Desi, Jr. spent three years playing his mother's son on Here's Lucy (sister Lucie was on the show as well) and made several memorable films; highlights include Red Sky at Morning (for which he won a Golden Globe for Most Promising Newcomer, Male) and ABC "Movie of the Week" Mr. and Mrs. Bo Jo Jones, both in 1971, The Courage and the Passion in '78 and many other movies and TV guest shots in between. In 1992 he portrayed his father in The Mambo Kings. Billy Hinsche spent many years touring as a backing musician for the Beach Boys. Starting in the late '60s, Richard ("Little Ricky") Keith was a member of David and the Giants, a group that reinvented itself a decade later as a Christian Rock act and built a large fan base.

Dean Paul Martin indulged himself in many areas: besides acting in films, he played football in the mid-'70s for semi-pro team the Las Vegas Casinos, competed as a race car driver for a time and spent several years as a professional tennis player. He was married to actress Olivia Hussey and, years later, to Olympic gold medalist Dorothy Hamill. A pilot since his teens, he joined the Air National Guard and served for several years. In 1987, he died when his plane crashed during a routine flight for the Guard; he was just 35 years of age. In 1998, Dino's younger brother, Ricci Martin, took his place when the act was revived as Ricci, Desi and Billy. The trio performed together, recorded music and relived the good times for more than a decade.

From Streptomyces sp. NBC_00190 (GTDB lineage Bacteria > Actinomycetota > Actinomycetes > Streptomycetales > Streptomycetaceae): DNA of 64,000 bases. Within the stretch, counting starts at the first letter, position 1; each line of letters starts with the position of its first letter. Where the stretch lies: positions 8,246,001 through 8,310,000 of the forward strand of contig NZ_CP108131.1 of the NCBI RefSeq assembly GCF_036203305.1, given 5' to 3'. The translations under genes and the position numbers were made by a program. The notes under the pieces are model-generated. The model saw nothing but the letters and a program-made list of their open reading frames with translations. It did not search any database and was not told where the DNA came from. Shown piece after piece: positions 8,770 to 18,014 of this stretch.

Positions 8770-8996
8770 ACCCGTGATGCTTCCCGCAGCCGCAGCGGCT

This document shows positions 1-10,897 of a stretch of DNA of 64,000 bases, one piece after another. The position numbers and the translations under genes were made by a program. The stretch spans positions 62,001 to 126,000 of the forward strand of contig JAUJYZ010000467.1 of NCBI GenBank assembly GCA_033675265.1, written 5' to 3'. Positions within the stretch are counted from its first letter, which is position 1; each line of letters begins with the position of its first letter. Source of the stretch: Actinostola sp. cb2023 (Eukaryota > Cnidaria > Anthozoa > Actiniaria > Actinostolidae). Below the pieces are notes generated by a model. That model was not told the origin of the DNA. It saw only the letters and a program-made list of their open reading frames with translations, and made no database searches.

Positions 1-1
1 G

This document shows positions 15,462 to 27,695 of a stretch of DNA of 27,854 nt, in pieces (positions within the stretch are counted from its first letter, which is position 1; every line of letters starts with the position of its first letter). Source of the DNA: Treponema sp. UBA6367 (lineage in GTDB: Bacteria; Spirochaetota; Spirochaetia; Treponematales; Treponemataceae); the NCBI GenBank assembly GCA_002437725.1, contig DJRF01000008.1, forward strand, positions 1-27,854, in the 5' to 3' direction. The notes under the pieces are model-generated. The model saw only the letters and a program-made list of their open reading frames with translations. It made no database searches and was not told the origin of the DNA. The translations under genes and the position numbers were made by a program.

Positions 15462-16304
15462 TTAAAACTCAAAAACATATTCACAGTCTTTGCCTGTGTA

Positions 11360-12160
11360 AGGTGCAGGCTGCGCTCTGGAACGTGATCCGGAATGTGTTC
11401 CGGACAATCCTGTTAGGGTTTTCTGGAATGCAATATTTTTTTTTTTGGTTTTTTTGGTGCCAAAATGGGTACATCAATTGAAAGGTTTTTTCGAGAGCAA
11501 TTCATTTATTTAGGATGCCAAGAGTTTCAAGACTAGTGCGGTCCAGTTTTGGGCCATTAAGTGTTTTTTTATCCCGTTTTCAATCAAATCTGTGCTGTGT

- Michael Jack Kirby


I'm a Fool Not the Lovin' Kind